Prelate reclaims his Archdiocese of Mosul
"People will return from time to time to check on their houses, but at the moment one cannot permanently stay in Mosul."
that Mosul has been recaptured from ISIS, will Christians be able to return to
their homes there soon? It’s too soon to tell, according to Syriac-Catholic Archbishop
Petros Mouche of Mosul, the second largest city in Iraq. He spoke with
international Catholic charity Aid to the Church in Need.
By Olivier Labesse
How did you experience the liberation of Mosul?
As a sign of hope for us Christians. ISIS was driven off. I hope that the attitude of the people will change. The destruction in Mosul occurred on an enormous scale. For us Syriac-Catholic Christians in Iraq, liberation is of course a cause for great joy because the bulk my diocese is comprised by Mosul and Qaraqosh and environs. Today, Mosul is completely destroyed. Officially, all parts of the city have been liberated, even though there are still militants hiding in a number of places. But they will soon be found and captured.
Everything needs to be rebuilt. When will the Christians be able to return to Mosul?
Perhaps in a few years. People will return from time to time to check on their houses, but at the moment one cannot permanently stay in Mosul. However, many people can return to the Nineveh Plains. A good number of families have already arrived there. Some have found work or started restaurants, shops and businesses. It takes a lot of courage to start from scratch again!
Apart from military measures, how can Islamic fundamentalism be combated?
That is exactly what makes it so difficult: you have to be able to affect a change in attitude. In view of the peculiar ideology of these jihadist groups, one has to understand that war is not a solution. We have to be able to live together. We have always lived together and this never was a problem. These recent events have given rise to great hope: that life will begin all over again and that the people will learn how to live together. We are all sick of war. Wars have been fought in Iraq off and on since 1958. We have to learn how to live in peace.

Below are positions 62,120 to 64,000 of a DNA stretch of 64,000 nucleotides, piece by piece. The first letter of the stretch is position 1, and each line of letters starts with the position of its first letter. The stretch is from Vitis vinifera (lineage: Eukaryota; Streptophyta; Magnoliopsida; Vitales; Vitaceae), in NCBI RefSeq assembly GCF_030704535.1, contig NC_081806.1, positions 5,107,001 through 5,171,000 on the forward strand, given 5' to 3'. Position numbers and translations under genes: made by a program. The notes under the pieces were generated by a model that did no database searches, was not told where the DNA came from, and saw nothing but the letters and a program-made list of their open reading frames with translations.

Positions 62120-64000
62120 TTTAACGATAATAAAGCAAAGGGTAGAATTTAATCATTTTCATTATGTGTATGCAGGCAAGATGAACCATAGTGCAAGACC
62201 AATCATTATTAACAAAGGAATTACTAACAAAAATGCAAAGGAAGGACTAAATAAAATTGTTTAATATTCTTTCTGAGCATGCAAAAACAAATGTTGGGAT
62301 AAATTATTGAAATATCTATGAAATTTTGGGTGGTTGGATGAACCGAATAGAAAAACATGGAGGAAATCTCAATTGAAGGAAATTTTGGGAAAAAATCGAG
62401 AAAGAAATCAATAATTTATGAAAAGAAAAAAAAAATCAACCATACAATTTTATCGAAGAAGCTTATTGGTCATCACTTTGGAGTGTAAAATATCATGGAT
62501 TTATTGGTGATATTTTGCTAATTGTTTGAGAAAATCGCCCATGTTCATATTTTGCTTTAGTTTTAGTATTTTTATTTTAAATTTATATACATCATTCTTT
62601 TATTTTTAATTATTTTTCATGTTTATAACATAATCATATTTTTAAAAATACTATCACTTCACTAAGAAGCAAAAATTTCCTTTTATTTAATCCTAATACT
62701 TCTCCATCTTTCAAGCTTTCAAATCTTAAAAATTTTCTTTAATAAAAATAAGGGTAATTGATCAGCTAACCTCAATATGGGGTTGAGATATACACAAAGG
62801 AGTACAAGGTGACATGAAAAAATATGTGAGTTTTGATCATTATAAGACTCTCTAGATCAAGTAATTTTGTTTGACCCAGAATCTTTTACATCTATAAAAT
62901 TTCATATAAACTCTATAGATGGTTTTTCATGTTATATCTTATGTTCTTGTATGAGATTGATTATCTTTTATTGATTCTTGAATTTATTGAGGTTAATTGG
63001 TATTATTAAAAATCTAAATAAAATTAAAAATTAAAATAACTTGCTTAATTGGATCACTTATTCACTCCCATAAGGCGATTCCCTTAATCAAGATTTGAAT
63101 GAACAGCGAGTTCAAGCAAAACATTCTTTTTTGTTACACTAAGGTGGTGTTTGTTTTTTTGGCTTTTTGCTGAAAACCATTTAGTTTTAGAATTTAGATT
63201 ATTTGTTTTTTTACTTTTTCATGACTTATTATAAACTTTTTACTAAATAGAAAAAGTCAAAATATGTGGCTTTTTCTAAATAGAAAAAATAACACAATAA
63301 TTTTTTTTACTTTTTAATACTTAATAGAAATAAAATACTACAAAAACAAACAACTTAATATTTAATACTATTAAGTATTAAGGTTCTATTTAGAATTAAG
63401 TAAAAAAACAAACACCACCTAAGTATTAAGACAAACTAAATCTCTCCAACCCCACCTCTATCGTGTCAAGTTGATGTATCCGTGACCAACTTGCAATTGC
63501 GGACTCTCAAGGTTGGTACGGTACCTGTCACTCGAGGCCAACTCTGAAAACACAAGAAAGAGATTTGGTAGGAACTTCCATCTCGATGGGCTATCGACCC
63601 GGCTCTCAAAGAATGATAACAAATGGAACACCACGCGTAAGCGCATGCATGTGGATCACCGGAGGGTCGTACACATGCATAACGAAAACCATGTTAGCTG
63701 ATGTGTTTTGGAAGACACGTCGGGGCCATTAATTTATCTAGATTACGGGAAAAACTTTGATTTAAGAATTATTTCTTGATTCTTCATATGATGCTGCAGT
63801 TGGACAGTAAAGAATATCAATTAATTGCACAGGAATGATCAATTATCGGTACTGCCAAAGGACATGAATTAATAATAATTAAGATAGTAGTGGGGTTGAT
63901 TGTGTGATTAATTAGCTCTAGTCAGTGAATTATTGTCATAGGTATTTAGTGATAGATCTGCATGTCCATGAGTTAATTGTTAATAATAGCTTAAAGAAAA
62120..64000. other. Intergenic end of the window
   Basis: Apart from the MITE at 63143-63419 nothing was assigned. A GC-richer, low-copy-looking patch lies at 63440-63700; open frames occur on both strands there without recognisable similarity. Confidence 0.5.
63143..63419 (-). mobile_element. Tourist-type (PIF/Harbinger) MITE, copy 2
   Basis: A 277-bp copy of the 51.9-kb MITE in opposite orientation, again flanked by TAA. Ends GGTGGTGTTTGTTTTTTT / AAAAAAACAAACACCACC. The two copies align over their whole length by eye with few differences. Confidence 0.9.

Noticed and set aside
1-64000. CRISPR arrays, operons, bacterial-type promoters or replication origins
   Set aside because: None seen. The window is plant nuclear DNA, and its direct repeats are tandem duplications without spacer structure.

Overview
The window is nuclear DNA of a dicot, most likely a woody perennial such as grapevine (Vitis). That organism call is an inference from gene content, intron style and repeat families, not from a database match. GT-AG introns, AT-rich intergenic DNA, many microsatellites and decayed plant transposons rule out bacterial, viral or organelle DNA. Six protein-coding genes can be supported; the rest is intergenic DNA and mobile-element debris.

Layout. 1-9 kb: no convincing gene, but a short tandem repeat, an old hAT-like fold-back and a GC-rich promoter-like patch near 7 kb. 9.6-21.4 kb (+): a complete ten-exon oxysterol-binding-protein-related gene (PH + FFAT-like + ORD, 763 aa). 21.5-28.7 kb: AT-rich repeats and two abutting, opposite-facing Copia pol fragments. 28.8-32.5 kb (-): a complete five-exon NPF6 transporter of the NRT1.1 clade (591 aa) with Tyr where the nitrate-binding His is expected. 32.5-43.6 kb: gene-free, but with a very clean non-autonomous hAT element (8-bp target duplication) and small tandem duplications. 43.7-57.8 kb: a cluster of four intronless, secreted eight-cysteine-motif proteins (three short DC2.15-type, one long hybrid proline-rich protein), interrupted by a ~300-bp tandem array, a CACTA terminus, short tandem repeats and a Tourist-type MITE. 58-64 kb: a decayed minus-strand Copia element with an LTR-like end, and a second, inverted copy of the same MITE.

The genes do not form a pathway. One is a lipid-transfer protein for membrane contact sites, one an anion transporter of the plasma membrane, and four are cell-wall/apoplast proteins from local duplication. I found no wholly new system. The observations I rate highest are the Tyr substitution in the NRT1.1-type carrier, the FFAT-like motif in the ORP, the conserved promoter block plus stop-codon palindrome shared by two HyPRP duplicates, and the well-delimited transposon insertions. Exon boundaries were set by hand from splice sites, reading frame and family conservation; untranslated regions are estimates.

What is your message to donors in the West?
I would of course like to express my heartfelt thanks because their presence is always felt among us and in our diaspora. With their support, we will be able to rebuild our houses. It is a great mercy that we can count on their help. After all, the Syriac-Catholic Christians were the hardest-hit group. They represent 60 percent of those who fled the Nineveh Plains in the summer of 2014, when ISIS invaded the region. But there will always be help.
The challenges facing Christians on the Nineveh Plains are enormous: Currently there are still 14,000 families who have fled from Mosul and the Nineveh Plains living in Erbil (approximately 90,000 people); nearly 13,000 homes have to be repaired or rebuilt; there are security concerns in the villages; there is Kurdish-Iraqi political manoeuvring on the ground; there are massive infrastructure concerns (water, electricity, roads, schools and clinics; and, most urgently, the IDPs in Erbil will continue to need food aid as well as help paying the rent, pending their hoped-for eventual return to their homes on the Nineveh Plains.
To-date, 599 families have returned to the Nineveh Plains and 342 properties are being renovated, in part through funding by ACN. Since the crisis began, ACN has provided ongoing support to the Christian refugees in northern Iraq. To date, close to $35M has been donated for emergency aid, including food, education, housing, pastoral help and reconstruction.
Video: Iraqi Christians long to return to their roots on the Nineveh Plains
Archbishop Mouche; ACN photo